More than a month after India and China ended their embittered standoff at the Doklam plateau, followed by a defrosting meeting between the leaders of two countries in Xiamen, China’s ambassador to India Luo Zhaohui has conjured up a new formula for improving India-China ties that envisages reconciliation and proactive cooperation between the two Asian giants. In his formulation, Doklam, with its connotations of hostility and one-upmanship, should be replaced by a synchronous dance between Asia’s leading economies.
Alluding to the defining meeting between Prime Minister Narendra Modi and Chinese President Xi Jinping in the coastal city of Xiamen on September 5, the Chinese envoy said: “They sent a clear message to the world, “reconciliation” and “cooperation”.
“We should turn the old page and start a new chapter with the same pace and direction. We should dance together,” the Chinese envoy said at the National Day celebrations to mark the 68th anniversary of the founding of the People’s Republic of China.
“China is the largest trading partner of India. We have made a lot of progress at bilateral level, as well as in international and regional affairs. I am quite sure that with joint efforts, we will focus on cooperation, handle the difference properly, enhance mutual trust, and move forward our relations to a new height,” he said at the premises of the Chinese embassy in New Delhi on September 29.
The Chinese envoy’s 1+1 formula indicates an emerging thinking among China’s top political establishment about proactively partnering with India with a view to blending strengths and core competencies to realise dreams of national rejuvenation by both countries.
With his talk of a new beginning following the Modi-Xi meeting in Xiamen on September 5, the envoy has underlined a new post-Doklam template for scaling up India-China relations across the spectrum. It will take some time before the narrative of India-China relations will turn from adversarial to win-win and mutually empowering, but the ambassador’s remarks underscores a strong political will on the part of the Chinese president to improve relations with India, just before China heads for once-in-five-years leadership transition at the 19th Party Congress of CPC, starting October 18.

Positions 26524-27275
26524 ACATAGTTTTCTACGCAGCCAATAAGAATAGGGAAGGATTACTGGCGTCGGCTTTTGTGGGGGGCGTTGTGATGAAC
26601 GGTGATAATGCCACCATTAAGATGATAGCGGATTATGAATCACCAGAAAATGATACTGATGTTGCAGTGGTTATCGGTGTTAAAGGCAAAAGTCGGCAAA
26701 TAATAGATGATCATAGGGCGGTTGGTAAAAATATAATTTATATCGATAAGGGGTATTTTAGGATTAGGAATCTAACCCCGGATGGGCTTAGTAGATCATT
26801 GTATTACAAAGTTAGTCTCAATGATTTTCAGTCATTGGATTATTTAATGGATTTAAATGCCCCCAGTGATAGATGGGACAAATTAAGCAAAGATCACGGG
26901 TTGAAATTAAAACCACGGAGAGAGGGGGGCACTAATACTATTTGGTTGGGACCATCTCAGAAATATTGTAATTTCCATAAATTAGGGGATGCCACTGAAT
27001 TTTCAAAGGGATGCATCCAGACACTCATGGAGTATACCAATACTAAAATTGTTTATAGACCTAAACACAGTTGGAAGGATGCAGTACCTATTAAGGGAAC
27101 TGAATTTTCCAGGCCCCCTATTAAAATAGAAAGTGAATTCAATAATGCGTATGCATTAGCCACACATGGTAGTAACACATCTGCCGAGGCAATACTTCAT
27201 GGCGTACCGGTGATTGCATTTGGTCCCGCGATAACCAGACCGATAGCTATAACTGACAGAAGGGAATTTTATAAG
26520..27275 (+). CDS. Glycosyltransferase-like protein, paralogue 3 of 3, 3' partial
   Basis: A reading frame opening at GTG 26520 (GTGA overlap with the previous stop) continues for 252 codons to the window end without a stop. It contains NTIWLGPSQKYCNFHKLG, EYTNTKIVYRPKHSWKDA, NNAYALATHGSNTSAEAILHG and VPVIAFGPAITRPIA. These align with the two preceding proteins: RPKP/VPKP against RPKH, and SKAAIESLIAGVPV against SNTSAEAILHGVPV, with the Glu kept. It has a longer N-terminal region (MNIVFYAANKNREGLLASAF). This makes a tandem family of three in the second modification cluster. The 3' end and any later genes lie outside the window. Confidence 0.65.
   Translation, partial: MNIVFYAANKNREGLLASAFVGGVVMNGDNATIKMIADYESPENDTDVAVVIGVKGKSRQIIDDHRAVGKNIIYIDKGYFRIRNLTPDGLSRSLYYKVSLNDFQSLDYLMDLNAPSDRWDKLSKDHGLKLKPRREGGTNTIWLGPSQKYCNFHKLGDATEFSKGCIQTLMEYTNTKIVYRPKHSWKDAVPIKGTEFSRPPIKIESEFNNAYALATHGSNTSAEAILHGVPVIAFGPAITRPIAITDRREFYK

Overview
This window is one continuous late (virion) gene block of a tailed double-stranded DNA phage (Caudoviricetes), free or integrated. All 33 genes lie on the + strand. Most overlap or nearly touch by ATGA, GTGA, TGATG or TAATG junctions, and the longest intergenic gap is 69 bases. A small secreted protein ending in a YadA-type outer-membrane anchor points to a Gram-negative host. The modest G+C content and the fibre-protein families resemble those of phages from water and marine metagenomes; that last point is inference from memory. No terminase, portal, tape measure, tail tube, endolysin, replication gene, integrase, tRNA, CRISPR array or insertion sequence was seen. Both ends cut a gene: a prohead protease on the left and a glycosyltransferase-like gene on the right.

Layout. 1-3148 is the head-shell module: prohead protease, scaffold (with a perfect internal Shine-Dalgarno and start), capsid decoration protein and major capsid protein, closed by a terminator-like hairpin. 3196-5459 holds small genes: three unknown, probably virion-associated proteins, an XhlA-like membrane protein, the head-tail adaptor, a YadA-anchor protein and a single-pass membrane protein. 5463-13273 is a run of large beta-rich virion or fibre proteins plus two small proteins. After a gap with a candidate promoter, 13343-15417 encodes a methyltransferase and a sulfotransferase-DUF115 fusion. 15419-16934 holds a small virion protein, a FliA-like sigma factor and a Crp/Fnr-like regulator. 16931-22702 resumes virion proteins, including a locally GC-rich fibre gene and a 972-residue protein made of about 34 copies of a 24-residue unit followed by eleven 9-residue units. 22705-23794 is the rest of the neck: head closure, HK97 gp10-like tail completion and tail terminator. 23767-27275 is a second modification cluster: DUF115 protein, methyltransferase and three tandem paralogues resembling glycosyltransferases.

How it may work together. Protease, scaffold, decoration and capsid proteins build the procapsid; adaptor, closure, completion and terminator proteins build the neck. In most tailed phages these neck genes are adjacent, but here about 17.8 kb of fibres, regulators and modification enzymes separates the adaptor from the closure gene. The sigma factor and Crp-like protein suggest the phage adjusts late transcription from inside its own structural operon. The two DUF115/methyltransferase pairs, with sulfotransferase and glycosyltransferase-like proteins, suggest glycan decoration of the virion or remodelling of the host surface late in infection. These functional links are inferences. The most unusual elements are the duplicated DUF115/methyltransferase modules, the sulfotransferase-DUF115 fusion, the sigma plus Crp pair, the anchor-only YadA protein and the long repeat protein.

Moving beyond geopolitical issues that tend to shadow India-China relations, the envoy focused on centuries-old cultural connections between Asia’s largest countries.
“Last week, I visited Pondicherry. It is one of my dreaming places. One of my teachers, Professor Xu Fancheng lived in Sri Aurobindo Ashram from 1945 to 1978. He was one of the most famous Chinese scholars translating the Upanisad, Bhagwad Gita, and Shakuntala from Sanskrit to Chinese. He also introduced Sri Aurobindo to China. More than 300 pieces of paintings of Professor Xu were kept in Sri Aurobindo Ashram. Looking at his legacies, our eyes were full of tears. He was one of the bridges between our two countries.”
“In the history of bilateral engagement, there have been thousands of prominent persons like Professor Xu, including Xuanzang, Faxian, Bodhidharma and Tagore. We should never forget their contribution and legacies. The history could teach us a lot of things. Standing on their shoulders, we should do more today.”
China set for brighter future
Striking an upbeat note on the future of China, the envoy spoke about China’s “New Four Inventions,” which include high-speed train, Alipay, Bicycle-Sharing and Online Shopping. “The New Four Inventions are the new pride and glory, compared with the Four Inventions in ancient China, namely, Papermaking, Printing, Compass and Gunpowder.”
“Next month, the 19th National Congress of the Communist Party of China will be held in Beijing. I firmly believe that under the leadership of the Communist Party of China and President Xi Jinping, China will have a brighter future,” he said while alluding to China’s $11 trillion economy.
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